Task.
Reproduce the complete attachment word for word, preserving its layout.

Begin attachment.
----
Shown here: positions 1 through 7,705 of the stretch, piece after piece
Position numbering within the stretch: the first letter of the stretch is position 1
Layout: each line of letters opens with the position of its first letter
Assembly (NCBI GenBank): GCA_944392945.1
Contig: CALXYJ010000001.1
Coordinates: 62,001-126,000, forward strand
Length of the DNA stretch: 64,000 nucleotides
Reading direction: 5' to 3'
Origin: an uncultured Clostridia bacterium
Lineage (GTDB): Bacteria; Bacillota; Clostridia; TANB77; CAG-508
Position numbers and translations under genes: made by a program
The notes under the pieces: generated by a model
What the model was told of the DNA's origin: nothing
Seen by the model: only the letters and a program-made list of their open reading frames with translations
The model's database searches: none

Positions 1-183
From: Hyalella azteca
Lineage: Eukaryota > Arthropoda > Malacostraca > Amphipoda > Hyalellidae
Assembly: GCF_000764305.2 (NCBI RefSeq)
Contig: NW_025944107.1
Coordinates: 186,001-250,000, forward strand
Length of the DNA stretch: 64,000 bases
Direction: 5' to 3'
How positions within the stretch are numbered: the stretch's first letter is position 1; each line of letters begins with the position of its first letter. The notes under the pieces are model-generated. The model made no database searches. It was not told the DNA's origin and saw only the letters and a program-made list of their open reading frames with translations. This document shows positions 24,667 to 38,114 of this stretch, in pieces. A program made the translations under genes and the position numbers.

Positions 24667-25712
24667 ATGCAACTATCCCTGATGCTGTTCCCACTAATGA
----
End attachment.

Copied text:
Shown here: positions 1 through 7,705 of the stretch, piece after piece
Position numbering within the stretch: the first letter of the stretch is position 1
Layout: each line of letters opens with the position of its first letter
Assembly (NCBI GenBank): GCA_944392945.1
Contig: CALXYJ010000001.1
Coordinates: 62,001-126,000, forward strand
Length of the DNA stretch: 64,000 nucleotides
Reading direction: 5' to 3'
Origin: an uncultured Clostridia bacterium
Lineage (GTDB): Bacteria; Bacillota; Clostridia; TANB77; CAG-508
Position numbers and translations under genes: made by a program
The notes under the pieces: generated by a model
What the model was told of the DNA's origin: nothing
Seen by the model: only the letters and a program-made list of their open reading frames with translations
The model's database searches: none

Positions 1-183
From: Hyalella azteca
Lineage: Eukaryota > Arthropoda > Malacostraca > Amphipoda > Hyalellidae
Assembly: GCF_000764305.2 (NCBI RefSeq)
Contig: NW_025944107.1
Coordinates: 186,001-250,000, forward strand
Length of the DNA stretch: 64,000 bases
Direction: 5' to 3'
How positions within the stretch are numbered: the stretch's first letter is position 1; each line of letters begins with the position of its first letter. The notes under the pieces are model-generated. The model made no database searches. It was not told the DNA's origin and saw only the letters and a program-made list of their open reading frames with translations. This document shows positions 24,667 to 38,114 of this stretch, in pieces. A program made the translations under genes and the position numbers.

Positions 24667-25712
24667 ATGCAACTATCCCTGATGCTGTTCCCACTAATGA